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|Title:||Ecosystem-based management objectives for the North Sea: Riding the Forage Fish Rollercoaster.|
|Authors:||DICKEY-COLLAS M.; ENGELHARD Georg; RINDORF Anna; RAAB K; SMOUT S.; AARTS G.; VAN DEURS M.; BRUNEL Thomas; HOFF A.; LAUERBURG R.; GARTHE S.; HASTE ANDERSEN K.; SCOTT FINLAY; VAN KOOTEN T.; BEARE D.; PECK Myron A.|
|Citation:||ICES JOURNAL OF MARINE SCIENCE vol. 71 no. 1 p. 128-142|
|Publisher:||OXFORD UNIV PRESS|
|Type:||Articles in periodicals and books|
|Abstract:||The North Sea provides a useful model for considering forage fish within ecosystem based management as it has a complex assemblage of forage fish species. This paper is designed to encourage further debate and dialogue between stakeholders about management objectives. Changing management of fisheries on forage fish will have economic consequences for all fleets in the North Sea. The predators that arevulnerable to depletion of forage fish are sandwich terns, Great skua and common guillemots, and to a lesser extent marine mammals. Comparative evaluations of management strategies are required to consider whether maintaining reserves of prey biomass or a more integral approach of monitoring mortality rates across the trophic system, is more robust under the ecosystem approach.In terms of trophic energy transfer, stability and resilience of the ecosystem, forage fish should be considered as both a sized-based pool of biomass and as speciescomponents of the system by managers and modellers. Policy developers should not consider the knowledge base robust enough to embark on major projects of ecosystem engineering. Management plans appear able to maintain sustainable exploitation in the short term. Changes in the productivity in forage fish populations are inevitable so management should remain responsive and adaptive.|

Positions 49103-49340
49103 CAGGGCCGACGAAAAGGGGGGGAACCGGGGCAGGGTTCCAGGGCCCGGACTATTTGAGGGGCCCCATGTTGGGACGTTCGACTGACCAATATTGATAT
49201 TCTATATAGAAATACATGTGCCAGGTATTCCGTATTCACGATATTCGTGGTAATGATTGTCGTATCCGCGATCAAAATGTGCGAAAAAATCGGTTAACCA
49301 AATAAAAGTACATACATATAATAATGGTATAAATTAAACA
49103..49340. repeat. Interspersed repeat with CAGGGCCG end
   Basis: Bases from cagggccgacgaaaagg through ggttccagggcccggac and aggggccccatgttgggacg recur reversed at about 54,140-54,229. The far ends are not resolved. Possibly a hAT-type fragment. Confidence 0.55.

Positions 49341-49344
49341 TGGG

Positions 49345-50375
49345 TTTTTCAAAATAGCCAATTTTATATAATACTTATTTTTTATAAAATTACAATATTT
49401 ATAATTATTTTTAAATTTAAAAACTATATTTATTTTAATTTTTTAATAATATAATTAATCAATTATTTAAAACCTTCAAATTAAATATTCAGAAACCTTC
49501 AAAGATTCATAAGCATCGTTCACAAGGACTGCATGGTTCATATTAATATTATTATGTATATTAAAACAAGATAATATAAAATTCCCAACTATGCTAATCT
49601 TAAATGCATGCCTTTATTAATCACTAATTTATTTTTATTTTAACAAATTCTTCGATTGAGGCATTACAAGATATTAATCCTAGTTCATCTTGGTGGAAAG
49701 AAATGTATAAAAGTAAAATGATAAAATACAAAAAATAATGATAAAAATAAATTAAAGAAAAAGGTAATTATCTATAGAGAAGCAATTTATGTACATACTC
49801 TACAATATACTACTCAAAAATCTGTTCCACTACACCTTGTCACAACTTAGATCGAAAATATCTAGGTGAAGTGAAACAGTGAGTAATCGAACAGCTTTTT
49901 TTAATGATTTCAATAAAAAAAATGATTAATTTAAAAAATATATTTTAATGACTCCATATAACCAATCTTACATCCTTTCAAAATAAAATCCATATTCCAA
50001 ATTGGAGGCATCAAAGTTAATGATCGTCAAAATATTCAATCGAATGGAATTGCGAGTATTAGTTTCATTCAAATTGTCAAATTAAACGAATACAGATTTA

|JRC Directorate:||Space, Security and Migration|
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